Seven peacekeepers were killed on Saturday in Sudan's Darfur region, the African Union-UN Mission said, marking the worst-ever losses in the five-year history of the operation.
UNAMID released few initial details of the incident, which adds to worsening violence in Sudan's far-west region and happened near the peacekeepers' base at Manawashi, north of the South Darfur state capital Nyala.
"Seven peacekeepers were killed and 17 were injured," said UNAMID's acting spokesman Christopher Cycmanick.
The incident occurred about 25 kilometres (16 miles) west of another UNAMID base at Khar Abeche, Cycmanick said.
The patrol "was going from one team site to another," he added.
UNAMID did not immediately give the nationalities of the victims, but Tanzanian troops are in charge of that area.
Earlier this month three Tanzanian peacekeepers were wounded and an ambulance with their patrol was shot up in Labado, east of Nyala, Herve Ladsous, the UN's Undersecretary General for Peacekeeping, announced during a visit to Sudan.
The peacekeepers killed at least one attacker, he said.
More than 40 UNAMID members have died in hostile action since the mission's establishment in 2007.
But UN sources have said they were unaware of anybody previously being held accountable in Sudan for killing a peacekeeper, despite repeated UN calls for the perpetrators to be brought to justice.
In April, a Nigerian peacekeeper was killed and two others were wounded in an assault against their base east of Nyala.
At the time, local sources said the fatal attack appeared to have been planned and carried out by government-linked forces, but authorities denied such a connection.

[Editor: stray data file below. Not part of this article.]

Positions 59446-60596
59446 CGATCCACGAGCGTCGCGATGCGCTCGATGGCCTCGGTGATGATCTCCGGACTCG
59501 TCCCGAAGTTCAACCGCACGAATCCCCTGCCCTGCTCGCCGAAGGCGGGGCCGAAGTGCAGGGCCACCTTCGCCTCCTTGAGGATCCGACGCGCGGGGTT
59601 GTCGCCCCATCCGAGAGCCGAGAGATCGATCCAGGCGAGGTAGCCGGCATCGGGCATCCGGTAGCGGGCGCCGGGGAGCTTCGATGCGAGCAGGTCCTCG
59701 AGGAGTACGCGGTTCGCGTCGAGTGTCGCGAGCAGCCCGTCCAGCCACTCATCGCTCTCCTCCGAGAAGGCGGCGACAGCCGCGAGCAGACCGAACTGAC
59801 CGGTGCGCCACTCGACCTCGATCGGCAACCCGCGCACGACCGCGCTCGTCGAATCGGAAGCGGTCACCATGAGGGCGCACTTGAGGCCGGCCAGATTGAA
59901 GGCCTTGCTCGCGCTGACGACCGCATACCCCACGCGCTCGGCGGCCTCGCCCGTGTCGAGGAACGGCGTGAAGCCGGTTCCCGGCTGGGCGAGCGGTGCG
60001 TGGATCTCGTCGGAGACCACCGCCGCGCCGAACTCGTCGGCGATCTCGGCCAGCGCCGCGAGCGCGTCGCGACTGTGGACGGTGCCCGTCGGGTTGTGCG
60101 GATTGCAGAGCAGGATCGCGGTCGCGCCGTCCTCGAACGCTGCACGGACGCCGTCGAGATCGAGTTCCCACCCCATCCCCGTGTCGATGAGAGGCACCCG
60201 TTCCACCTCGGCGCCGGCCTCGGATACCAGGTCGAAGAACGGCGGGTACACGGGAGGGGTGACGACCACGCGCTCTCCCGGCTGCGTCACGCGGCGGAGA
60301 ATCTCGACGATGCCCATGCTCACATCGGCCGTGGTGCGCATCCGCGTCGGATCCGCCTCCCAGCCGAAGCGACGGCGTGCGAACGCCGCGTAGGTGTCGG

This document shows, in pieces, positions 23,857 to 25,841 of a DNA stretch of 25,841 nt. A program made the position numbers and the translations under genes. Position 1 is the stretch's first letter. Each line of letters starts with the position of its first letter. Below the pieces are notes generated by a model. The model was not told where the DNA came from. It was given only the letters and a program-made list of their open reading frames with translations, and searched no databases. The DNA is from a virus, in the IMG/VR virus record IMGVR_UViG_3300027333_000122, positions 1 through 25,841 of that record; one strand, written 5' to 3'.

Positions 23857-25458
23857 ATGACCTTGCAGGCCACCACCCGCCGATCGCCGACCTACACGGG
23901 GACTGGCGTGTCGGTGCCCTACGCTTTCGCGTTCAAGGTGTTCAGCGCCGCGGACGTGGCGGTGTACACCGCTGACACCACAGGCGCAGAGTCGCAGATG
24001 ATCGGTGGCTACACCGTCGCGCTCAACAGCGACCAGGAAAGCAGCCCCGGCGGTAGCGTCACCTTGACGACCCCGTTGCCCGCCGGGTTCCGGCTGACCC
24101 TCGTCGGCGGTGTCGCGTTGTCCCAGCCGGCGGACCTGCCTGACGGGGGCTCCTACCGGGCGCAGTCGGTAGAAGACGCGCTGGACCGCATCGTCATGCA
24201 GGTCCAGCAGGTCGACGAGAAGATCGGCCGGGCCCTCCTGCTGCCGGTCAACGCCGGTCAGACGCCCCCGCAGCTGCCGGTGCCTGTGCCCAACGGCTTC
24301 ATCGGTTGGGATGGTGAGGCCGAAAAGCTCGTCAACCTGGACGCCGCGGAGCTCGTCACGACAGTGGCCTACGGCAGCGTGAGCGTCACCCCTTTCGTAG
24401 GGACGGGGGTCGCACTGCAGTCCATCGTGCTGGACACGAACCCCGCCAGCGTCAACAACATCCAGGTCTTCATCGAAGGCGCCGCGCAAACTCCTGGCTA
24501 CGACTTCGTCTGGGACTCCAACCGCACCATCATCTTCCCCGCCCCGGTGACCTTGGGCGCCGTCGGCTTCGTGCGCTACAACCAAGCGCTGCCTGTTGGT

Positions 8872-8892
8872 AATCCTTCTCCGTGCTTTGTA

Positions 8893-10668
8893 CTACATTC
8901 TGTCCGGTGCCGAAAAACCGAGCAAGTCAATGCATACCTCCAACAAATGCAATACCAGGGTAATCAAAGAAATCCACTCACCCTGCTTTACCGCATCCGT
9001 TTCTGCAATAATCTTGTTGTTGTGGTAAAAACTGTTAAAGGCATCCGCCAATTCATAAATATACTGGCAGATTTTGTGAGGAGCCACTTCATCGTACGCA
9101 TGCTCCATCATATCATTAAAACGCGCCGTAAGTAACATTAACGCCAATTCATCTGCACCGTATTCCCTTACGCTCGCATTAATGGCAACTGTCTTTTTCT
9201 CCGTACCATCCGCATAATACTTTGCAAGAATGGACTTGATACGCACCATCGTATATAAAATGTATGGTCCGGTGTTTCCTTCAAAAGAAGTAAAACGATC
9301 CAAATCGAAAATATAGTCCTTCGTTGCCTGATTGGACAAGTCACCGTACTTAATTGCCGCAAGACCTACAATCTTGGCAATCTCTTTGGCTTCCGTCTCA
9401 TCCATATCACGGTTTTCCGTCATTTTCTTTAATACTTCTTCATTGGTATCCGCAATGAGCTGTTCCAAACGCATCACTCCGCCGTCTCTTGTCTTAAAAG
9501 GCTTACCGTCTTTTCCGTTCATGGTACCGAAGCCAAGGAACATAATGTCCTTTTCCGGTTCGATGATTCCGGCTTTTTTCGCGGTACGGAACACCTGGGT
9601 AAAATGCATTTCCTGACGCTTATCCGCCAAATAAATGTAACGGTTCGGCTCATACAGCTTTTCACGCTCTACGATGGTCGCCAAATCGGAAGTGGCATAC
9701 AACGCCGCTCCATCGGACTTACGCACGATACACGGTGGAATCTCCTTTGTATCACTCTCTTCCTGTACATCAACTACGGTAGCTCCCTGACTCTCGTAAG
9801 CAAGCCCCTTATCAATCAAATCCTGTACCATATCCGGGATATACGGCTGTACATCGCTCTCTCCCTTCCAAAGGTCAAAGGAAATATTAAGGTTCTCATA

A UN panel of experts earlier this year reported that former members of government militias "have forcibly expressed their discontent with the current government," including through occasional cases of "direct attacks on UNAMID staff and premises".
Rebels have been fighting for 10 years in Sudan's far-western Darfur and have contributed to some of the unrest this year.
But UNAMID chief Mohamed Ibn Chambas has blamed inter-ethnic fighting for most of the violence, which has displaced an estimated 300,000 people.
UN experts, human rights activists and tribal leaders have accused government security forces of involvement in this year's tribal fighting.
But Chambas said the nature of the disputes -- mainly competition for land, water and mineral rights -- made it hard to tell who was on which side as police and militia also had ethnic affiliations
Prior to Saturday, six other peacekeepers had been killed in attacks in Darfur since October.
A diverse group of critics from rebels to Darfur's top official, Eltigani Seisi, have expressed concerns about UNAMID's ability to safeguard the population, including 1.4 million displaced by Darfur's decade-long conflict.
During his visit to Sudan this month Ladsous responded that UNAMID, with about 20,000 military and police officers, "has the inherent robustness to deal with the situation."
But he admitted there have been a few cases where the peacekeepers' actions did not meet expectations.
On October 2 four Nigerian peacekeepers were killed in an ambush near El-Geneina in West Darfur. At that time it was the deadliest attack in UNAMID history, UN sources said.
Rebels began their uprising against the Arab-dominated Khartoum regime in 2003.
Security problems have more recently been compounded by inter-tribal fighting, kidnappings, carjackings and other crimes, many suspected to be the work of government-linked militia and paramilitary groups.
Darfur's top official, Eltigani Seisi, said in June that security agencies need a "show of force" against tribal militia violence.